Minnesota Timeshare Foreclosure and Right to Cancel Laws

Learn about Minnesota timeshare laws, including disclosures, how to cancel a timeshare deal, and why your timeshare might get foreclosed.

If you buy a timeshare and regret it, most states have "cooling-off" laws; these laws let you get out of a timeshare contract if you act quickly, usually within three to ten days. In Minnesota, the cooling-off period is five days after the date you receive a legible copy of the contract and the public offering statement (if applicable). Also, Minnesota law provides consumers with several protections when it comes to timeshare transactions. For instance, real estate brokers and salespersons can't make fraudulent or misleading statements or advertisements to get you to buy a timeshare.

Even though Minnesota law provides some protections for timeshare purchasers, you still need to be cautious when buying a timeshare. And you should understand that if you take out a mortgage loan to buy a deeded timeshare and stop making the payments, the lender, usually the resort developer, will probably foreclose. Also, timeshare owners typically have to pay annual maintenance fees and special assessments. If, as an owner, you don't pay the fees and assessments, you might face a lawsuit for a money judgment or a foreclosure of your timeshare. (With a right-to-use timeshare, people generally sign a contract and agree to make monthly payments. While a developer may foreclose a deeded timeshare, a right-to-use timeshare is typically repossessed, which is a different legal process than a foreclosure.)

How Do I Cancel a Minnesota Timeshare?

In Minnesota, you can cancel the contract within five days after the date you receive a legible copy of:

  • the contract, and
  • the public offering statement, if the project consists of more than 100 potential sales. (Minn. Stat. § 83.28, Minn. Stat. § 83.23.)

The right to cancel can't be waived. (Minn. Stat. § 83.28.)

How to Cancel a Timeshare Contract in Minnesota

To cancel the purchase, you must mail written notice to the seller at the address stated in the contract. The notice of cancellation is considered effective as of the date you mail it. (Minn. Stat. § 83.28.) The notice doesn't have to be in any particular format. It must simply indicate that you intend to cancel the agreement.

If you cancel, the seller must refund all of the money you paid within 30 days after receiving your notice of cancellation. (Minn. Stat. § 83.28.)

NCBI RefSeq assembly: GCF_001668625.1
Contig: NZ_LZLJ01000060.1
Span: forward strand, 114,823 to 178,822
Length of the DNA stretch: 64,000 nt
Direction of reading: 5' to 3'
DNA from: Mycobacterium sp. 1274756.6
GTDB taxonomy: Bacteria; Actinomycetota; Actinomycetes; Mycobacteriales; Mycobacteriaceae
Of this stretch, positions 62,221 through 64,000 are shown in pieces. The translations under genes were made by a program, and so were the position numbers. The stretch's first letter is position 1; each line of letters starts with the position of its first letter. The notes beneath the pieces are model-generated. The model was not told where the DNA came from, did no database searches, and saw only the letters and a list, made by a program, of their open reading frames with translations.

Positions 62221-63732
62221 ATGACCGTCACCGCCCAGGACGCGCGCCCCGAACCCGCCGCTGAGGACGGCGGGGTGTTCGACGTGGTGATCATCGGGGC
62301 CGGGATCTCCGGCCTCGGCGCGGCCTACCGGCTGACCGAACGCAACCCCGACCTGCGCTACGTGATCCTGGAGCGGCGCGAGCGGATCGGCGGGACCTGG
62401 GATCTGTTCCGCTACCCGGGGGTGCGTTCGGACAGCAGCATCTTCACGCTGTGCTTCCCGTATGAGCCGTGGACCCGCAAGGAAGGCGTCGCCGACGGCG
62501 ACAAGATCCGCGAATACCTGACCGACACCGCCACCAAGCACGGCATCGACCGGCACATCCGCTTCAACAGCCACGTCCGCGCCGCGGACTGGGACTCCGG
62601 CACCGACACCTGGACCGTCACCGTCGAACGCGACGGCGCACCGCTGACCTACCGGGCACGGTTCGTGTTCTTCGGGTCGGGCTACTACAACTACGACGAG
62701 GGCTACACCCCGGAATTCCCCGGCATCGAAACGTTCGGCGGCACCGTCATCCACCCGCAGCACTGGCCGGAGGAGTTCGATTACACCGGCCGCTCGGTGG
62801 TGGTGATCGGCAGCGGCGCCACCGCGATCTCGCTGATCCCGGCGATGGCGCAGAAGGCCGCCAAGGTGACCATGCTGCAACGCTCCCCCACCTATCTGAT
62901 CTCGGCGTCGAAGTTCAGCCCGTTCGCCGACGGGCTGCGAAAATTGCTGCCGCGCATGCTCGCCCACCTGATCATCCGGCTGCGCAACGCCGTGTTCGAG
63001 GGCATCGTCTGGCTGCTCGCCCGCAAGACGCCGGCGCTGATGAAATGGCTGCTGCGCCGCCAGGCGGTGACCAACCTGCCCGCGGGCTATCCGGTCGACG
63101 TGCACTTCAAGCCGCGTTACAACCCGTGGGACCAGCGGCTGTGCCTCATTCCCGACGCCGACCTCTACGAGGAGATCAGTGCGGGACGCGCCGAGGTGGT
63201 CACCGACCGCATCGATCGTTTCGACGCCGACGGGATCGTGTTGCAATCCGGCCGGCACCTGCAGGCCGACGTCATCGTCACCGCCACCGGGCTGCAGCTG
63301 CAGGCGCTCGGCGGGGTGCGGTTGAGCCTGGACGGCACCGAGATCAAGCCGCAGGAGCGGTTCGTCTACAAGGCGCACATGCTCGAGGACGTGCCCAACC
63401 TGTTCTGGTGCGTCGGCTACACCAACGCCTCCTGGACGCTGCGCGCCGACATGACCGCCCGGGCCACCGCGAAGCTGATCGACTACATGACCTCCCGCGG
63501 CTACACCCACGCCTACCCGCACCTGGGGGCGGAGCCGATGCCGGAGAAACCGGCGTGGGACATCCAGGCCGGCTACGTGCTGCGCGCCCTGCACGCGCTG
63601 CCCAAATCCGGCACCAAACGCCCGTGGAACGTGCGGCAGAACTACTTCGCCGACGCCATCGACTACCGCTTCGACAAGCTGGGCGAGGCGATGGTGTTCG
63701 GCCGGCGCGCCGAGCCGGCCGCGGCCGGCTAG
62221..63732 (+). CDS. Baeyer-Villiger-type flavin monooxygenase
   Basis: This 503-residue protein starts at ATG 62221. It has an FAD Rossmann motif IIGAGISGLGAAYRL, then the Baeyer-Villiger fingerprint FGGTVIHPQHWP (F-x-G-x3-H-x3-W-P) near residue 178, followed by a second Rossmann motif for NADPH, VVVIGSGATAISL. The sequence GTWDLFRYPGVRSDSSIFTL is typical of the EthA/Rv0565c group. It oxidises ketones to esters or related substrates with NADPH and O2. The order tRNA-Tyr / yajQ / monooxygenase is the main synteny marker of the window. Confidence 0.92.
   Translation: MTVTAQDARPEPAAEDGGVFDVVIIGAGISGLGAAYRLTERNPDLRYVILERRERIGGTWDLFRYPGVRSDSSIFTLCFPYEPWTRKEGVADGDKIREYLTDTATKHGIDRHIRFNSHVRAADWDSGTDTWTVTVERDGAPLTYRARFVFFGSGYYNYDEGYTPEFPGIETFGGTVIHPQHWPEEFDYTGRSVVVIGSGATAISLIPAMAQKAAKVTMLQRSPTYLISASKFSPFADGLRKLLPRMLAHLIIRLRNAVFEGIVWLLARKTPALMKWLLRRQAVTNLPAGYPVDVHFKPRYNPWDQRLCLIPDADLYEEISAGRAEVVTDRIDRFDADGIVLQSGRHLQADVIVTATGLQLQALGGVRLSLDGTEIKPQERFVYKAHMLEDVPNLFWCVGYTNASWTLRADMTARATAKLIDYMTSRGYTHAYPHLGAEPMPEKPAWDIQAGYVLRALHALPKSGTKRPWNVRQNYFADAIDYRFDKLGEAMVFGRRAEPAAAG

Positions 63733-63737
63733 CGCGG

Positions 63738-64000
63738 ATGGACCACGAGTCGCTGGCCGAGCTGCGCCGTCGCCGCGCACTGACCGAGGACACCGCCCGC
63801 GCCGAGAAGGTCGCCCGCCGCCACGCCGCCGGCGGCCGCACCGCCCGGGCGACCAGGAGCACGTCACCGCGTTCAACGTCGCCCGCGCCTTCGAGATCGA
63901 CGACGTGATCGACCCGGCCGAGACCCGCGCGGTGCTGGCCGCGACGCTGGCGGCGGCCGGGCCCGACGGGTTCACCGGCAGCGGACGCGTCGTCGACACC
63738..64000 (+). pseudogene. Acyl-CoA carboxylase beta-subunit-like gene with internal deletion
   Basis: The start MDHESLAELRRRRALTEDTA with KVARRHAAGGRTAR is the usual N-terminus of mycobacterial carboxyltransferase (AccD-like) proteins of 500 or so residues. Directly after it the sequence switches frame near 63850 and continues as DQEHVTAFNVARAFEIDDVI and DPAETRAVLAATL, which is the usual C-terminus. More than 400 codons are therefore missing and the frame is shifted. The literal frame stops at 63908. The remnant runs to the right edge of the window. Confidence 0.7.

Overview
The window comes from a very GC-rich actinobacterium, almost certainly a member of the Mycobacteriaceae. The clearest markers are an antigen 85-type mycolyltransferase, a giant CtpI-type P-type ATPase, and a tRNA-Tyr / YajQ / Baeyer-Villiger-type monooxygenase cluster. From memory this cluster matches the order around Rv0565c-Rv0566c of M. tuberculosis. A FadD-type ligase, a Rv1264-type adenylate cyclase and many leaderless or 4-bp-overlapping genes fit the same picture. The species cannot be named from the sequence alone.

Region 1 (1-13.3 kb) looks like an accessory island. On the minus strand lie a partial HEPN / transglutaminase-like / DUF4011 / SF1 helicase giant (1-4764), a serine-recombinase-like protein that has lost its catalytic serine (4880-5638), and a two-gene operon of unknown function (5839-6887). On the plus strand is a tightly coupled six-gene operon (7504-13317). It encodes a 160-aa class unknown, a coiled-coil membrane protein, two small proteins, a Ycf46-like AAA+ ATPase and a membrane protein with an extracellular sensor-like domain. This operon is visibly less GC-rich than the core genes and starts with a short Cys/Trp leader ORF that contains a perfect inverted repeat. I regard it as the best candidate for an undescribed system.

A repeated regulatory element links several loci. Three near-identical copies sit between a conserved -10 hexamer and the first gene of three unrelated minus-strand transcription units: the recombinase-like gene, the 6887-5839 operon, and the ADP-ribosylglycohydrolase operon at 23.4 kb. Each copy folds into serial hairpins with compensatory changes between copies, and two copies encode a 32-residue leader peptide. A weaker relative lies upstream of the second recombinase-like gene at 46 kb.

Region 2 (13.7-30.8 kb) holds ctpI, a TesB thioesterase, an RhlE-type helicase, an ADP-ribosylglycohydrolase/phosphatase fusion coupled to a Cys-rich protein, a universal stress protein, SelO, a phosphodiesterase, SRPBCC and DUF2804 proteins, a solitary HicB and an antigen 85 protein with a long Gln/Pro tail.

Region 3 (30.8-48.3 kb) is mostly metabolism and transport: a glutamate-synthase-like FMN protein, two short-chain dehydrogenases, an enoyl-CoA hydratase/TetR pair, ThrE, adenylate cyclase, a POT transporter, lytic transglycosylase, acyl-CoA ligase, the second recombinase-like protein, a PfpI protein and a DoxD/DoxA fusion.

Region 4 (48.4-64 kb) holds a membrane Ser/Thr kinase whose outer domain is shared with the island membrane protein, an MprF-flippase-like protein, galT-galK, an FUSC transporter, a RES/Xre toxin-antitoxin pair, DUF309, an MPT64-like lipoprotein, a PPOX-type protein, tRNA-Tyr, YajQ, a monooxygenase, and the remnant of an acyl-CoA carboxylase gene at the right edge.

Other Protections for Timeshare Purchasers in Minnesota

Timeshare salespeople are known for using hard-sell tactics and misrepresentations to get you to make a snap decision about buying a timeshare. To protect potential buyers, Minnesota law requires a timeshare seller to get a license and prohibits deceptive sales practices when offering timeshares for sale.

Also, timeshare owners often find it extremely difficult to sell their timeshares later on; there's virtually no after-market for them. So, some scam artists falsely tell timeshare owners that they have ready and willing buyers for timeshares—but the timeshare owner must pay hundreds or thousands of dollars in upfront fees to process the transaction. After the timeshare owner pays the fees, the scammer often disappears or the buyer never materializes. Minnesota law provides some protection to shield consumers from this type of resale scam by prohibiting timeshare resellers from taking an upfront payment for a timeshare resale.

Real Estate License Required

Timeshare brokers and salespeople in Minnesota must be licensed. (Minn. Stat. § 83.25.)

Minnesota Timeshare Sale Protection Laws

In Minnesota, real estate brokers and salespersons may not make fraudulent or misleading statements or advertisements to induce you to buy a timeshare. (Minn. Admin. Rule 2810.1200.)

Minnesota Timeshare Resale Protection Laws

Minnesota law prohibits timeshare resellers from accepting advance payment in connection with the resale of a timeshare interest. (Minn. Stat. § 83.44(d).)

Timeshare Foreclosures in Minnesota

In Minnesota, if you take out a loan to purchase an interest in a deeded timeshare and fail to make your mortgage payments, the lender (typically, the developer) might foreclose.

In addition to monthly mortgage payments, timeshare owners are ordinarily responsible for maintenance fees, special assessments, utilities, and taxes, collectively referred to as "assessments." In Minnesota, you might also face a foreclosure if you fall behind in the timeshare assessments.

Ways to Avoid a Timeshare Foreclosure

A few of the various options to avoid a timeshare foreclosure include:

  • paying the full amount you owe
  • negotiating with the resort to reduce the amount you owe
  • selling the timeshare
  • donating the timeshare to a charity
  • arranging a repayment plan, or
  • working out a deal to give the timeshare back to the resort (called a "deed in lieu of foreclosure" or "deedback").

Talk to a Lawyer

If you want more information about timeshare laws in your state or need assistance canceling a timeshare, consider talking to a real estate attorney. If you're facing a timeshare foreclosure and have questions about the process or your options, contact a foreclosure attorney.

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